Read that sentence again. A failing government agency’s idea of ensuring dignity is to sell a person’s home to a hedge fund and expect… what?

At some point, anticipate a scandal here. It’s simply too absurd of a program to exist.

When the new home owners send the residents packing in favor of a surging rental market or they flip the homes for a profit, the political talking point will center solely on the actions of the buyer… of the hedge fund. The agency is basically admitting defeat and then setting up hedge funds to take a publicity hit when these homes (which shouldn’t have been sold in the first place due to the buyer’s high default risk) are sold on the open market by the hedge fund when they stop receiving mortgage payments.

In reality, this is just another failed program run by centralized planners who helped fuel the housing crisis in the first place and then were shocked…shocked… that the market reacted to bad incentives, worse policy, and very little responsible oversight.

What’s the next trick that HUD has up its sleeve? This...

"Activists are demonstrating that they're being reasonable. They're not looking to change everything out."

Expect more shareholder activism in the future.

That can be inferred from a study released this week by professors at the University of Texas at Austin's McCombs Business, who concluded that the average cost of a proxy fight for a company against an activist investor is running around $10.7 million.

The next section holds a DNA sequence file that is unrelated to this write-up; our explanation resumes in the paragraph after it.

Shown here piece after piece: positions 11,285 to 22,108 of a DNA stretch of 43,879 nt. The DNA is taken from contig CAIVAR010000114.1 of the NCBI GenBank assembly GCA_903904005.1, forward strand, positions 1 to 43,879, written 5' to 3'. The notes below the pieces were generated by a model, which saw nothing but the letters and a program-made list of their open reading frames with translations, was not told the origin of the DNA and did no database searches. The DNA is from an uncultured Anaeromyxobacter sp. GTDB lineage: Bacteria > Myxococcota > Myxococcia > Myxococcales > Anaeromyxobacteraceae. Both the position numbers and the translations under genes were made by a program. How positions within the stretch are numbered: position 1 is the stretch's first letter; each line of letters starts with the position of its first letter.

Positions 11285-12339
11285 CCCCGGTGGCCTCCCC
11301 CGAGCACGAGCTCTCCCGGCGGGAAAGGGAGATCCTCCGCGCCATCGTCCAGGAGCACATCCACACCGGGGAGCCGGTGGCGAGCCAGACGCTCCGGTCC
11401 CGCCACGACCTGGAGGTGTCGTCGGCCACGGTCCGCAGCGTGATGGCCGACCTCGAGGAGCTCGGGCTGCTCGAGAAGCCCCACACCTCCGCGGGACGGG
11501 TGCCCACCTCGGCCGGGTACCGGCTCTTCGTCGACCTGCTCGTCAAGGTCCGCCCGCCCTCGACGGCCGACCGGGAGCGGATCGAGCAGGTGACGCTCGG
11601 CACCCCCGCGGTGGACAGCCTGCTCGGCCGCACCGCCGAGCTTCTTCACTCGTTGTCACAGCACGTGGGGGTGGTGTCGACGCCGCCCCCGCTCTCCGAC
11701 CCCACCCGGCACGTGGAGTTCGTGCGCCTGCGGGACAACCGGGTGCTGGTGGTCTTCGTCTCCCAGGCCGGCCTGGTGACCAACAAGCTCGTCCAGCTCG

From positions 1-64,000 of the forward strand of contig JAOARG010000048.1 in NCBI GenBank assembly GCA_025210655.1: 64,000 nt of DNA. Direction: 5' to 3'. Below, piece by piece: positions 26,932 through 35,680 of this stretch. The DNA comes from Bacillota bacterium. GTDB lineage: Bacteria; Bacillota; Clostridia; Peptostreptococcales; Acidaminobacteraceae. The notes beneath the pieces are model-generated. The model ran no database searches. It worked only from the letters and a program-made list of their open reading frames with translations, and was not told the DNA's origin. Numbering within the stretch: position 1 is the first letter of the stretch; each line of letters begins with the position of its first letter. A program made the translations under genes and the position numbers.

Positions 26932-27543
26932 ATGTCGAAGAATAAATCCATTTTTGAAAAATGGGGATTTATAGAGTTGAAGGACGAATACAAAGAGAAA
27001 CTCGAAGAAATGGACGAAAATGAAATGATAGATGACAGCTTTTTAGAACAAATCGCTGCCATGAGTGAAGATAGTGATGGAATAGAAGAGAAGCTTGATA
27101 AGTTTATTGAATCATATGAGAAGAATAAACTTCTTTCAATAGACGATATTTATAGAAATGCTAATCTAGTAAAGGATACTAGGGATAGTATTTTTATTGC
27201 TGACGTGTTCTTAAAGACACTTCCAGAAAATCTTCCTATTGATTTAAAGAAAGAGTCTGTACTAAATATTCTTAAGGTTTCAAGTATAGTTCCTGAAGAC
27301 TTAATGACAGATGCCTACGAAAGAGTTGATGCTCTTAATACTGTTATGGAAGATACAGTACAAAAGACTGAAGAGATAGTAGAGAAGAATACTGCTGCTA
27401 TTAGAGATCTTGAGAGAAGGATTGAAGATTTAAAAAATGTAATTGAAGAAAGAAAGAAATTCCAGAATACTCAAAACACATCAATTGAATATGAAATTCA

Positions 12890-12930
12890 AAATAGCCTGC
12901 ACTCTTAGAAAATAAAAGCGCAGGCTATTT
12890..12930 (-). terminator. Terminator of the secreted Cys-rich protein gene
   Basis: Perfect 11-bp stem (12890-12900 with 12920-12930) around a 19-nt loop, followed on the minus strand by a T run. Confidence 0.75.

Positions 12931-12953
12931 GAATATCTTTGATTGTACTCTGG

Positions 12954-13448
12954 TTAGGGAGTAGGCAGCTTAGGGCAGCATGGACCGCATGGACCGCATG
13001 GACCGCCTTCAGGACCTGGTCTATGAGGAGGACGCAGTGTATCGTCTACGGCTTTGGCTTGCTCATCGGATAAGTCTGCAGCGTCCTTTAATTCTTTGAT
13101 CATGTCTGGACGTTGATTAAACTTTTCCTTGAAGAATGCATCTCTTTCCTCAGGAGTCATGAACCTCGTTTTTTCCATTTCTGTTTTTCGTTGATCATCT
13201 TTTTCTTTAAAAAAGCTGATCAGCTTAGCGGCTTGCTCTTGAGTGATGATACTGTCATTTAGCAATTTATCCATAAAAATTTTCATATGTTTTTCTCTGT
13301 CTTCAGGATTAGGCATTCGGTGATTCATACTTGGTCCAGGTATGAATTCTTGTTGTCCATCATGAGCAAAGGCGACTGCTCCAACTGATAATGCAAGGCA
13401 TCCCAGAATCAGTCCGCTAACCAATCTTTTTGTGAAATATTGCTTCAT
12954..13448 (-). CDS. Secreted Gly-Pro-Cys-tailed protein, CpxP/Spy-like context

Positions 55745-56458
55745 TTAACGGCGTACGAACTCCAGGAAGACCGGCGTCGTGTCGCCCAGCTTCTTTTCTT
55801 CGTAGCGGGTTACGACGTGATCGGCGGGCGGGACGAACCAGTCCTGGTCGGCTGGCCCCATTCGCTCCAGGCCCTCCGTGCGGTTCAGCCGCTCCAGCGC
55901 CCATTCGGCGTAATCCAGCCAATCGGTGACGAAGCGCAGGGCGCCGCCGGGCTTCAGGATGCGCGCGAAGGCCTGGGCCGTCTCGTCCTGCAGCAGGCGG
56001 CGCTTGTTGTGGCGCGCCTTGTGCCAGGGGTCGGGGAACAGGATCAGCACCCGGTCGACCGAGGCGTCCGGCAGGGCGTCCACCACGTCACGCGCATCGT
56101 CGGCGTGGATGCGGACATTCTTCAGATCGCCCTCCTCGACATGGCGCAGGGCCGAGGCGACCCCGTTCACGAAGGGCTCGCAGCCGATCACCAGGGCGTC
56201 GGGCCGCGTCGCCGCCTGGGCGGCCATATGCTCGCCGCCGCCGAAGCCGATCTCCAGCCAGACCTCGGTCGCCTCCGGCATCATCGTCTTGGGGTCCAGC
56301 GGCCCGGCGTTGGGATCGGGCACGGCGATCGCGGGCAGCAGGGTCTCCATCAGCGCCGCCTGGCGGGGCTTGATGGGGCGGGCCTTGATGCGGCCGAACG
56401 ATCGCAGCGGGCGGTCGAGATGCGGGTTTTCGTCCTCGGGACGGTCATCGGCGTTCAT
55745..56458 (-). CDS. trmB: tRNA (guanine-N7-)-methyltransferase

Scott Stringer, New York City's Comptroller, does not approve: “Boards have become quick on the trigger to grant seats to activist investors just to avoid a proxy fight. He followed up by calling the trend "disturbing."

Read more at Finalternatives.

“An incremental 50 basis points represents roughly a third of our estimated +1.5% year-over-year third quarter TV advertising growth assumption, with most benefits accruing to broadcasters of the NFL.”

FanDuel and DraftKings continue to surge in popularity with their one-day fantasy game platforms. But the real winners, says Maggie McGrath at Forbes, are the broadcasters and operators of traditional fantasy sites.

It’s an interesting breakdown on this emerging sector.

But the Alpha Pages has another argument coming next week on what one-day fantasy is actually doing to ESPN. And it’s not a positive outlook.

Check back next Friday for a controversial piece about the future of ESPN and how it’s starting to resemble one of the stock market’s least favorite networks.

Have a great weekend.